Speaking of meat though, there’s only so long a man can stand in the blazing sunshine with a pint in hand before he needs to demonstrate humanity’s mastery over nature by eating something that used to be alive. It was time for chicken wings.
I woke up a week or two ago with a furious need for chicken wings that I just couldn’t shake, like having a terrible song stuck in your head, only far more delicious.
Thankfully I rediscovered Lola’s Wings at just the right time. I first came across them at the Grillstock festival in Bristol a year or two ago, and other than Levi Roots actually singing the song off his advert and running into the guy who played the original Lord Commander of the Nights Watch, they were one of the highlights of the day.
Let’s not mince words here – they are quite simply the best chicken wings I’ve ever tasted.
The thick, sticky sweet barbecue sauce is so good you don’t care that it’s just dribbled all down your best t-shirt. There’s probably some in your hair right now, but you’re too busy noisily slurping up every last morsel like a starving hyena chomping on a wildebeest carcass to be bothered. If you’re not careful you’ll forget the side of creamy blue cheese dip with honking great chunks of stilton in it. I really hope you brought some wet wipes.
The only complaint I can possibly have is the price – £6.50 for 5 wings just feels a little bit steep – you’re certainly getting what you pay for (organic, free range etc), but psychologically a quid per wing would feel a little fairer. More on that later. Now it’s time for tacos. Bearded Tacos to be precise.
I make no bones about my love of tacos – the ancient Aztecs had been enjoying them for centuries while we were still dicking around trying to invent sandwiches, and I firmly believe we should replace 60% of the UK’s manky kebab shops with taquerias.
BT’s efforts are a fine example of the breed – soft corn flatbreads loaded with a rainbow riot of colours and flavours. The pork is rich, meaty and so juicy it drips all down your chin (Christ, you’re going to need some Vanish for that t-shirt), while the tempura avocado is a bit of a revelation; somehow light, creamy, crispy and just as satisfying as its carnivorous counterpart. Just the sort of thing to set you up for dessert.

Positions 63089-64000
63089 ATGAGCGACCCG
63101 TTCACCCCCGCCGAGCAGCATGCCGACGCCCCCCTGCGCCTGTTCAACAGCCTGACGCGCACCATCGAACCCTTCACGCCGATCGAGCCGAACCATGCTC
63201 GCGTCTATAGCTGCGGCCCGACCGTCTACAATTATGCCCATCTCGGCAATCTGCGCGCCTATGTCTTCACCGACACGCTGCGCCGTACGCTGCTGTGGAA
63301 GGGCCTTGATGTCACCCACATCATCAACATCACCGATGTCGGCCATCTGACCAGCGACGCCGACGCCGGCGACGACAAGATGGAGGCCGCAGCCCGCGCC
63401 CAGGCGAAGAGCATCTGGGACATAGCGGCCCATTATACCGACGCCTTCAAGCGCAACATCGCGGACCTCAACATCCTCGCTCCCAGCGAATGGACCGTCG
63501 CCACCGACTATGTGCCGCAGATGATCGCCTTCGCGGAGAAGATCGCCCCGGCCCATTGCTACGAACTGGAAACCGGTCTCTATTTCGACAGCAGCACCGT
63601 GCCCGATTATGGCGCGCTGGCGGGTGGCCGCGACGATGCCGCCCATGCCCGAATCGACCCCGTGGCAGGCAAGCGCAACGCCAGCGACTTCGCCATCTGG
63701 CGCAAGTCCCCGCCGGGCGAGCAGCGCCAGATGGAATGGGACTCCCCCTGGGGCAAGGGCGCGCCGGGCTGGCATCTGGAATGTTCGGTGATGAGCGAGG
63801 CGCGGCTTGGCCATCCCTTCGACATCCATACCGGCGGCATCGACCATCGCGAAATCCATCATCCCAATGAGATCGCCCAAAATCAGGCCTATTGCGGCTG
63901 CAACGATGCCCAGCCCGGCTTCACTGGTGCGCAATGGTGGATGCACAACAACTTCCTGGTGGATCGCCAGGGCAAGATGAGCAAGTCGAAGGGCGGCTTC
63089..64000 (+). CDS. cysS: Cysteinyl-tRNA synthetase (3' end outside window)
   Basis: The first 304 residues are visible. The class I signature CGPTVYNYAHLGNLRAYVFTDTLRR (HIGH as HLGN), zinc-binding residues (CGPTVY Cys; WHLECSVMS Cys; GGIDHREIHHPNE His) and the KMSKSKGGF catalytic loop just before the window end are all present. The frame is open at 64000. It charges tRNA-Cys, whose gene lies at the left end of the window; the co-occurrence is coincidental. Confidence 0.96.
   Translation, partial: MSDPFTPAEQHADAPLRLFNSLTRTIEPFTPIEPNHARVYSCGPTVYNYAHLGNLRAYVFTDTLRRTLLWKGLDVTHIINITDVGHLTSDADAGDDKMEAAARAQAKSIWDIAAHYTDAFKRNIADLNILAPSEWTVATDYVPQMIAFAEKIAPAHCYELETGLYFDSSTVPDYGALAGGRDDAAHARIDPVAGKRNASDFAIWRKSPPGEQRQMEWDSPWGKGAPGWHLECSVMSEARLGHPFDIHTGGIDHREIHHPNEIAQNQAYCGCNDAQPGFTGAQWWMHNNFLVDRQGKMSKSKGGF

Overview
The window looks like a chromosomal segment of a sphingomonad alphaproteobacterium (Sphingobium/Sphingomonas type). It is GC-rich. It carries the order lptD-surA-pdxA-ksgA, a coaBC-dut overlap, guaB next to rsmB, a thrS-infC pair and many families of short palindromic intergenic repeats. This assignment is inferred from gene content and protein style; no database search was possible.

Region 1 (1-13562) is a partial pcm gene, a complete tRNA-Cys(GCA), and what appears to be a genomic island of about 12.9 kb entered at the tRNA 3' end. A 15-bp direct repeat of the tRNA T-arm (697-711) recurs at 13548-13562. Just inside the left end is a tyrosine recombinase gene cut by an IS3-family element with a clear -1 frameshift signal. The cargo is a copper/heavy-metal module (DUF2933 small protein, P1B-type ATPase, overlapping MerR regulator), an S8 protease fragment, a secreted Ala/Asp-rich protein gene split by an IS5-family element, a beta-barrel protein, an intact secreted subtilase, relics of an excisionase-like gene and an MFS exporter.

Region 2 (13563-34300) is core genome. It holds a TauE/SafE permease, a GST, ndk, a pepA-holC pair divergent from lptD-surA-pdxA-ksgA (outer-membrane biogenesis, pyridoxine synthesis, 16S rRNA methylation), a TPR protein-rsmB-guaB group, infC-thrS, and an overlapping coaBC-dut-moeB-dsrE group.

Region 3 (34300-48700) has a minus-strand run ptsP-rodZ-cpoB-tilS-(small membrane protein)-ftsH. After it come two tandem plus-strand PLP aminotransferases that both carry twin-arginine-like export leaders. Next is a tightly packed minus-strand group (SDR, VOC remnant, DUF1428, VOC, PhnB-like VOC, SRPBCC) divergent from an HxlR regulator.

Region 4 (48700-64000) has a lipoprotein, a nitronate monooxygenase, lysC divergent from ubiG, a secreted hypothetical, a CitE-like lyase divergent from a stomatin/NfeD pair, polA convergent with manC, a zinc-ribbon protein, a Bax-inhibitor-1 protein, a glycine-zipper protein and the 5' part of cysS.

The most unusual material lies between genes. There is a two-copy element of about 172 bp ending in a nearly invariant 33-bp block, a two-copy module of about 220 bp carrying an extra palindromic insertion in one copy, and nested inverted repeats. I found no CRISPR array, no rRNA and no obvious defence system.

If, like me, you have a sweet tooth AND enjoy a dose of Frankenstein-esque mad science, you can’t go far wrong with Science Cream. It’s impossible not to enjoy watching their lab coated minions beavering away under clouds of billowing liquid nitrogen like a deleted scene from Willy Wonka, and even more impossible not to love their ice cream. It’s obscenely creamy, and their toppings (everything from homemade honeycomb to peanut praline) are er… top.
Again, a slight word of warning, particularly to anyone with a couple of kids; you’re looking at just South of fiver a pot. Given the quality and the theatrical flourishes I’m ok with that, but if I had a tribe of young ‘uns to cater for I might wince a little.
Which brings me back to what seems to have been a bone of contention at this year’s SFC. There’s been quite a bit of heated back and forth on social media about cost vs portions size lately (what kind of dick starts an argument about food on the internet?!).
I’m a bit conflicted on it to be honest. SFC isn’t the cheapest day out – for some folks, the prices – £5 for smaller bites, around £8 for the more substantial stuff – might be a turn off, particularly if they’ve got kids to feed or plan on sinking a few beers too (averaging about £4.50 a pint).
It’d be a shame if people didn’t feel like they could expand their horizons a bit and try some new things because of the cost. Who knows, maybe a modest entry fee and a quid off some of the food prices could work wonders.
Personally I don’t mind paying that little bit more when I know I’m getting good quality grub – especially if the money’s going in the pocket of a small business who put a lot of love into their work.
Besides, it’s a lot more fun than burning sausages on a disposable barbecue.
Does SFC 2016 make you want to run away to the circus or is it strictly for clowns? Let me know in the comments or over on Twitter at @fuudblog…
All photos by the ever wonderful @scruffyDuke